So, what is it?
Self-compassion is simply the act of treating yourself the same way you would treat a friend after they’ve behaved “inadequately”—of course, emphasis on the quotation marks.
Think of a time when this has happened, when a friend made a mistake in their own life and you were there to console them. What did you say to them? Did you tell them they were a complete idiot and that there was no way to mend the situation? Or, did you tell them that everyone makes mistakes, it’s an opportunity to learn from, and they shouldn’t beat themselves up about it?
We bet (and hope) it was the second. The cliche is true: we’re our own harshest critics. We treat ourselves in ways we would never treat other people. Don’t believe us? Try saying out loud to your friends, the things you say to yourself in your head. This is a surefire way to expose how mean we are to ourselves. Disclaimer: you may lose friends.
Although the origins of self-compassion are rooted in the Buddhist tradition, it has seen light in the scientific sphere, mainly led by Dr. Kristin Neff, an Associate Professor of Educational Psychology at the University of Texas at Austin. She is known as the pioneer of self-compassion research.
But, why do we do it?
This little thing called negativity bias, which is the phenomenon that we tend to put more weight on our flaws and inadequacies than our successes. According to the editor at Psychology Today, Hara Estroff Morano, explains that “nastiness just makes a bigger impact on our brains.”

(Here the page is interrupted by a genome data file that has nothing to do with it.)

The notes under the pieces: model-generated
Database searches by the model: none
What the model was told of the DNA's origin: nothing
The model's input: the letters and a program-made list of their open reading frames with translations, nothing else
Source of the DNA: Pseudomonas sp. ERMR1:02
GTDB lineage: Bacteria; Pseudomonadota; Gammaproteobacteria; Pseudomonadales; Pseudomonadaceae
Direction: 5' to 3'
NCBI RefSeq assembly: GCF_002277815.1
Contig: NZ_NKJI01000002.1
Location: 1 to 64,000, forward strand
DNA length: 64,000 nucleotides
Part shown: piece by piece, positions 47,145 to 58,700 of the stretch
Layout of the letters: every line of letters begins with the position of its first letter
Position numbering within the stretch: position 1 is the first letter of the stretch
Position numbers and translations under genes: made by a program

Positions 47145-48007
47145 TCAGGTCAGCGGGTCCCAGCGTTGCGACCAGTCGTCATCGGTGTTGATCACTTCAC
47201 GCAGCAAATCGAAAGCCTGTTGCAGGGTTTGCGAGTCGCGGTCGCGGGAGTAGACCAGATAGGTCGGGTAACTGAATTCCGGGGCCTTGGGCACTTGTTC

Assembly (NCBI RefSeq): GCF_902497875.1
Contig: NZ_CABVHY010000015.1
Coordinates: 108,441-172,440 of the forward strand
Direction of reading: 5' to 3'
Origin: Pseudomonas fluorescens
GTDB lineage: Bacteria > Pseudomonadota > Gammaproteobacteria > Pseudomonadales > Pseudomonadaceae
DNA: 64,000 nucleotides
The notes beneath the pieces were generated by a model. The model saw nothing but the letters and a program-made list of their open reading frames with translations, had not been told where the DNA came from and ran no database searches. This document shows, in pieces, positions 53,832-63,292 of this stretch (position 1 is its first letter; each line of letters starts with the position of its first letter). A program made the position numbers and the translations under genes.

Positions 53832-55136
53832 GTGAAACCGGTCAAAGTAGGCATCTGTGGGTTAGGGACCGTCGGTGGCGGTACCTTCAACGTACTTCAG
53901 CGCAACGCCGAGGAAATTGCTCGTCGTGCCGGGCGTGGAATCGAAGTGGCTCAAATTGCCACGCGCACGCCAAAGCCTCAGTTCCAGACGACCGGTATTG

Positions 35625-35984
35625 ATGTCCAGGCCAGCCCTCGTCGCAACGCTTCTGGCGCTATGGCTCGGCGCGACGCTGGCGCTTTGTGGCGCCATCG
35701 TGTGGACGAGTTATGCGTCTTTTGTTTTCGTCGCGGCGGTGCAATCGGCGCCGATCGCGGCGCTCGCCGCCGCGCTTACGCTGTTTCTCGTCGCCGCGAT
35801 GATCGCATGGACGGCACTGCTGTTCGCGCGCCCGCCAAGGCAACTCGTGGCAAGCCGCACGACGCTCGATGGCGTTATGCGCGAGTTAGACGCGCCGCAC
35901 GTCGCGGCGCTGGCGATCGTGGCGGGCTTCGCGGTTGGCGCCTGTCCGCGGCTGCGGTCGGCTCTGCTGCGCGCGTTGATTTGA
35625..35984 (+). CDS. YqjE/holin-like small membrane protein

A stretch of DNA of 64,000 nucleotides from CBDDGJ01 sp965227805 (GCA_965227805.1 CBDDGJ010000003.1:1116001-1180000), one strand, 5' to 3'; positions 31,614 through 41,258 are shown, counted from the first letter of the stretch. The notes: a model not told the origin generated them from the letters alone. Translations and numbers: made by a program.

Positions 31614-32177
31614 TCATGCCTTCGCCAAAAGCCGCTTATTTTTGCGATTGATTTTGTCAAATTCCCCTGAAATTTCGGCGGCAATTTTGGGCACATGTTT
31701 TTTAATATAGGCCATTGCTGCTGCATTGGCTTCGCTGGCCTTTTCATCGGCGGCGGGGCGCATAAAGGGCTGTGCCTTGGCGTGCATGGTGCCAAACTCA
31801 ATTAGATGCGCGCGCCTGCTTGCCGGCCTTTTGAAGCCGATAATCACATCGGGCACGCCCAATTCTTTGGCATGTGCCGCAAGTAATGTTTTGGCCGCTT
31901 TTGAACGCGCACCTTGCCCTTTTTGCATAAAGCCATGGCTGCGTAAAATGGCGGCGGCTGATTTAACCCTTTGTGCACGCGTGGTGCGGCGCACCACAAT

It’s innately human to do this. That’s why self-compassion takes practice. The first step in scaring away our negative internal chatters is to be more mindful. Dr. Neff says that we must first mindfully acknowledge our pain in a nonjudgmental way. Then, we need to remind ourselves that we are not alone, that imperfection is part of a shared human experience.
Ok, and what does it do to us?
Dr. Richard Davidson, founder and director of the Center for Healthy Minds at the University of Wisconsin-Madison, says that self-criticism can negatively harm our bodies by “stimulating inflammatory mechanisms that lead to chronic illness and accelerate aging.”
We can see the shocking results of self-compassion practice in one study in the Journal of Traumatic Stress on military vets: “Those who measured higher on the self-compassion scale were less likely to develop symptoms of post-traumatic stress disorder. In fact, the presence of self-compassion was a better predictor of long-term mental health than how much combat action they had seen.” Doesn’t sound so flowery after all, does it?
How do we solve it?
That’s coming up.